Go On the Set of “Roots” With Photographer Kareem Black
Photo: Malachi Kirby as Kunta Kinte.
Alex Haley’s Roots: The Saga of an American Family was first published nearly forty years ago, on August 17, 1976. Weighing in at 704 ages, the book was a heavyweight moment in publishing, a triumph of American literature in the late twentieth century. Roots tells the story of Kunta Kinte, an African boy sold into slavery and brought to the United States in the 18th century, tracing the family’s lineage all the way to Haley himself. The story is a masterful work of reportage, one that earned Haley a Pulitzer Prize in 1977.
That year, ABC TV staged a landmark event. From January 23–30, it aired a twelve-hour mini series over eight consecutive nights. The nation was spellbound and followed the show to the very end. One hundred million people tuned in for the finale. That’s right. 100 MILLION—almost half the country! To this day, the finale of Roots holds the distinction of being third highest rated episode of any kind in television history. Never had American television taken on African American history like this. With a cast that included LeVar Burton, John Amos, Ben Vereen, Louis Gosset, Jr., Leslie Uggams, and Vic Morrow, Roots took a docudrama approach to filming, creating a singular style the influenced later productions. Winning 9 of its 37 Emmy Awards nominations, Roots set the bar for great television.
Forty years later, Roots has returned, with a remake that aired May 30–June 2, 2016, on History, A&E, and Lifetime. Starring Malachi Kirby, Forest Whitaker, Anna Paquin, Lawrence Fishburne, Jonathan Rhys Myers, Anika Noni Rose, and T.I., the remake 8.5 million people on the opening night, the biggest draw for a cable miniseries in three years. The remake dropped characters added to the 1977 series that were not in the book, like Ed Asner’s Captain Davies, the savior of white guilt, while adding layers of realism to the depictions of African tribes, life on plantations, and life for black soldiers in the Union army.
The reason to make Roots is because it is just that good. The characters are singular figures that stand for the everyday heroes that so often go unknown—reminding us of the importance of telling your story, speaking truth to power, and making history. Eleven years before Roots, Alex Haley co-authored The Autobiography of Malcolm X, published after X was assassinated. Undoubtedly this experience influenced Haley’s path, bringing him to his own story, one we honor today.
Photographer Kareem Black received a commission from A&E / History Channel to photograph the actors on the set of Roots, while they were in costume and in character. He made a series of six different trips to three plantations in Louisiana that are perfectly preserved.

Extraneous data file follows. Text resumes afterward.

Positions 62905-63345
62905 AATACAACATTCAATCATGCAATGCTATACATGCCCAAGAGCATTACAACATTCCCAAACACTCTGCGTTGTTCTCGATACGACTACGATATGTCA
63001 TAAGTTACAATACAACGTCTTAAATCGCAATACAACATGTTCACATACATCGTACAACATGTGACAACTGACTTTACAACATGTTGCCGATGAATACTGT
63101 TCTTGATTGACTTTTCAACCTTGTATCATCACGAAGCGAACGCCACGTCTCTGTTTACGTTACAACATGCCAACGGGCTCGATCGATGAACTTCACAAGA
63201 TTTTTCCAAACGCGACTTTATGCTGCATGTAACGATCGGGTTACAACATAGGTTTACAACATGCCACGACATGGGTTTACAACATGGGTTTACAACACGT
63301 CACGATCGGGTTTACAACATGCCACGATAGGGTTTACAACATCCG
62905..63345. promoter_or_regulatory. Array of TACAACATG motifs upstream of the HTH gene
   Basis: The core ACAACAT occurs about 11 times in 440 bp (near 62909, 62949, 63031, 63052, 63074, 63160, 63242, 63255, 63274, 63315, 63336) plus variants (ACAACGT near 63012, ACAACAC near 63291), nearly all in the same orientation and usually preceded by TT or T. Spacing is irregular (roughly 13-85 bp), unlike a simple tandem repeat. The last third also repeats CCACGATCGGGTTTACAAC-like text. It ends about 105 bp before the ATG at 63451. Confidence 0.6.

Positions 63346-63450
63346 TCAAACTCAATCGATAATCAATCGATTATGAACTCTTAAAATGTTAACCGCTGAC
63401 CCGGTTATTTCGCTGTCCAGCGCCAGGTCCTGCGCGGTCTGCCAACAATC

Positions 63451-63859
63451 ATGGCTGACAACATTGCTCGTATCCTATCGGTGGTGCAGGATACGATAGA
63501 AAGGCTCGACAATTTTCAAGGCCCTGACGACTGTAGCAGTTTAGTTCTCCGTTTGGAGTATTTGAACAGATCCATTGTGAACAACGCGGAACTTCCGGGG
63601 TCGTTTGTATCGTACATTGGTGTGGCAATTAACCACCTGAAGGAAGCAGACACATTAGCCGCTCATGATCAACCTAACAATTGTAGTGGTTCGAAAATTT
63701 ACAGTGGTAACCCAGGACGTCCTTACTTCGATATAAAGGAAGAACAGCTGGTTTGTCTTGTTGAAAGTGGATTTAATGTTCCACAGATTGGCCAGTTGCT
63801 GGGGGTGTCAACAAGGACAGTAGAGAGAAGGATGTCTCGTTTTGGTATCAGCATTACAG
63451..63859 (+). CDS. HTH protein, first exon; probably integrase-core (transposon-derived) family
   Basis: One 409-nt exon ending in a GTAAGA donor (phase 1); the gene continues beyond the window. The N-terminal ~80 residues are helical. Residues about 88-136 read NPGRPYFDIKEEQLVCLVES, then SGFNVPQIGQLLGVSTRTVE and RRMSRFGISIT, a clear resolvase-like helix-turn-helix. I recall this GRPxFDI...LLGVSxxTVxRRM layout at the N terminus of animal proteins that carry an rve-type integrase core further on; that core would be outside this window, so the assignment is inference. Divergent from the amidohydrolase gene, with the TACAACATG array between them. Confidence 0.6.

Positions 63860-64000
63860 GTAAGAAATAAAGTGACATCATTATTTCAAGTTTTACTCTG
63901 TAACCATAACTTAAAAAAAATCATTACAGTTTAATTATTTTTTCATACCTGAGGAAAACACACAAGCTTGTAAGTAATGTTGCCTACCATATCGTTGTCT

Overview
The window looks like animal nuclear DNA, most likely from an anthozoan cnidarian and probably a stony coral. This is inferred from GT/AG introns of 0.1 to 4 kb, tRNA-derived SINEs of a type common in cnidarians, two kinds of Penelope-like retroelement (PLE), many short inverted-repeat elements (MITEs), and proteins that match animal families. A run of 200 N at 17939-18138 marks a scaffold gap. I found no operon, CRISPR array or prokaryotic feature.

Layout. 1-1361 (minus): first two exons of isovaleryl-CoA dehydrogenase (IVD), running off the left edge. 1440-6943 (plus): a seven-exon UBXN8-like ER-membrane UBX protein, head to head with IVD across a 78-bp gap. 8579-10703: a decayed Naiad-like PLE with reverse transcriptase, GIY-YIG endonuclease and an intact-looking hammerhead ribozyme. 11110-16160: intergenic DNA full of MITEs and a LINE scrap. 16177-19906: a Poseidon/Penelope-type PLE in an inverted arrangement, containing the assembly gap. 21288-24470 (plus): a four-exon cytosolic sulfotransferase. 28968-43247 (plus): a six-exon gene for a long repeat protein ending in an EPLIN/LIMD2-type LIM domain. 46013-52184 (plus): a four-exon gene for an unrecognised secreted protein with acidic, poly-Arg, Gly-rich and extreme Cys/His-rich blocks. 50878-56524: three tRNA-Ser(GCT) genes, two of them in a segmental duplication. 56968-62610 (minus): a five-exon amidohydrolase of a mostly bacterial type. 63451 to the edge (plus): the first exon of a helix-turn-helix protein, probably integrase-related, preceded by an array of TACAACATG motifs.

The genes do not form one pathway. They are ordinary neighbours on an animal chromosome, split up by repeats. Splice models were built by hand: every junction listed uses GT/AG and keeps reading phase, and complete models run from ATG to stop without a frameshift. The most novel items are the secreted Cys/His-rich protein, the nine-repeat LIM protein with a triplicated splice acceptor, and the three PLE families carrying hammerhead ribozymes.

For Black, it was a profound experience. As a photographer, the visual reality as described by films like “Django Unchained” was transformative. He observes, “It wasn’t a documentary. You’re seeing slaves who look like everyday people. It’s no longer an abstraction; these are real people. But to see it visually, to be at the plantations—these weren’t sets; they weren’t rebuilt. They were preserved as historic sites. There were slave quarters and the big house. It wasn’t made up. And I kept thinking; it confused me. How could this be okay? I was talking to my mom about this, and she said, ‘They thought of people as property like a cow.’ If they thought of them like this, why were they afraid of letting them read? They knew, on another level, of the evil there…There were so many fences to keep this in place all in the name of money.”
Black did not see the 1977 series, and as a result, the remake was his first opportunity to engage with Haley’s incredible story of family through the actors themselves, creating a singular series of work that speaks in-character portraiture that is second to none. He reveals, “It was a job on some level and it became a pilgrimage of sorts. I didn’t read the script. I treated the actors based on what they said their characters were. I didn’t see the finished product [before taking the pictures]. The distance benefited me.”
Black describes his time with the cast as “the most pleasant set I’ve ever been on.” That gentility, grace, and beauty comes through in each of his portraits. There is a quiet grandeur in the dignity of his subjects, of their willingness to engage with some of the most painful parts of our history in order to show us the path to triumph over tragedy.
Roots will be coming to DVD and Blu-ray August 23, 2016. Both will include “Roots: A History Revealed,” a behind-the-scene documentary, in addition to the mini-series.
All photos: ©Kareem Black.
Miss Rosen is a New York-based writer, curator, and brand strategist. There is nothing she adores so much as photography and books. A small part of her wishes she had a proper library, like in the game of Clue. Then she could blaze and write soliloquies to her in and out of print loves.